Published February 7th, 2024 by Pauline Moll
One of the two 2023 McKnight Fiber Art Fellowship exhibitions on view at Textile Center, Fedyszyn's show celebrates a newfound sense of joy
Even from the street outside Textile Center, Marjorie Fedyszyn’s exhibition Open Work is impossible to miss. Infrastructure, a huge piece knitted from white rope and hung from the ceiling, invites me into the open gallery space, while Unspooled I – VIII, paper forms cast over similar knitting, hang mysteriously on the wall behind.
I start with the artist statement, half to read Fedyszyn’s account of her own work, and half to touch the work samples hanging underneath. I pick up the knitted rope square and jostle it around, feeling its satisfying weight in my hands. I touch the paper form gently and instinctually recoil because it seems so fragile. In her artist statement, Fedyszyn mentions that much of her artistic work historically has been about processing trauma, but more ease is appearing these days.
Rope and paper samples visitors are invited to touch. Photo by Pauline Moll.
The samples next to each other, as well as the much larger artworks, remind me of a cicada that’s shed its outer layer, the supple flesh emerging and the delicate shell left behind. I walk in, around, and through Infrastructure. Visually, the wide knitting stitches remind me of neurons, almost as if I am walking inside of Fedyszyn’s brain. Somatically, I feel a desire to jump up into the knitting and lay in it like a hammock. It seems strong, like it could cradle me.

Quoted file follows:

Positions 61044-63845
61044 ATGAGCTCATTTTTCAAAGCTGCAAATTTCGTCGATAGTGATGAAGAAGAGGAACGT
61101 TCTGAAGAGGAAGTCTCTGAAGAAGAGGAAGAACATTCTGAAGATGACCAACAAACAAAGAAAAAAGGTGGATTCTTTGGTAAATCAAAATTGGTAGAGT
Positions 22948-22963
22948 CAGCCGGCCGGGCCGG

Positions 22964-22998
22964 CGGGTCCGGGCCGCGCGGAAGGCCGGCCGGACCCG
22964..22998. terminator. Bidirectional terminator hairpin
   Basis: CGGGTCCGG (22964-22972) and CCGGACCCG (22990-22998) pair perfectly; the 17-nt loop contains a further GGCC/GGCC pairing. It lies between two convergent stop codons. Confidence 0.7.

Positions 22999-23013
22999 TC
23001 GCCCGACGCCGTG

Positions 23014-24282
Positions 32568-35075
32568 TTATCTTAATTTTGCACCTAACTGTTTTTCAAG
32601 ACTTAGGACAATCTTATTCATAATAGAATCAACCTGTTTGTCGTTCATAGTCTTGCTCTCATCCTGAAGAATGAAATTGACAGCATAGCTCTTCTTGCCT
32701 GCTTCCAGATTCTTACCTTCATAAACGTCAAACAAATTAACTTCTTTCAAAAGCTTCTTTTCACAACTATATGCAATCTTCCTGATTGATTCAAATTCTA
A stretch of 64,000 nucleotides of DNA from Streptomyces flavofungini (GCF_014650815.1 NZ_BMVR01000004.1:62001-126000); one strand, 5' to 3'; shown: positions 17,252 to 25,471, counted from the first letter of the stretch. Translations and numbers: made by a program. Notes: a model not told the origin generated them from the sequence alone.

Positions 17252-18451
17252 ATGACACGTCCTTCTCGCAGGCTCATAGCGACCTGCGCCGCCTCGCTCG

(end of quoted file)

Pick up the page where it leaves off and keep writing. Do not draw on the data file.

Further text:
I feel my bodily relationship to Unspooled I – VIII much more as a viewer, with less desire to participate with the artwork. The paper husks seem to ask me for close, quiet attention, and I feel stillness within.
The next day, Marjorie and I spoke on the phone after her meeting with her critique group, who had very supportive things to say about Open Work as well as thoughtful questions.
Pauline Moll: Did anything come up in that meeting that you want to share?
Marjorie Fedyszyn: In the weeks from transferring this work from the studio to [Textile Center] and coming back to this space over and over again, it became more and more clear what the meaning of the work is: it’s been coming from a place of joy. [My colleagues] have helped me realize that. It’s a huge shift from my art practice the last ten years. All my previous work comes from a place of trauma from my childhood — a lot of it’s heavy or helped me process the trauma, and with all of this work, I feel like I’ve moved through the hard stuff. The use of all the openness, all the portals in the rope work, and the title Open Work, represents a new beginning, a new foundation for what’s to come. The physicality of knitting the rope was playful and fun every day! I would go home from the studio tired but so happy.
Top: Infrastructure (detail), rope. Photo by Rik Sferra, courtesy of the artist. Bottom: Unspooled (detail), paper. Photo courtesy of the artist.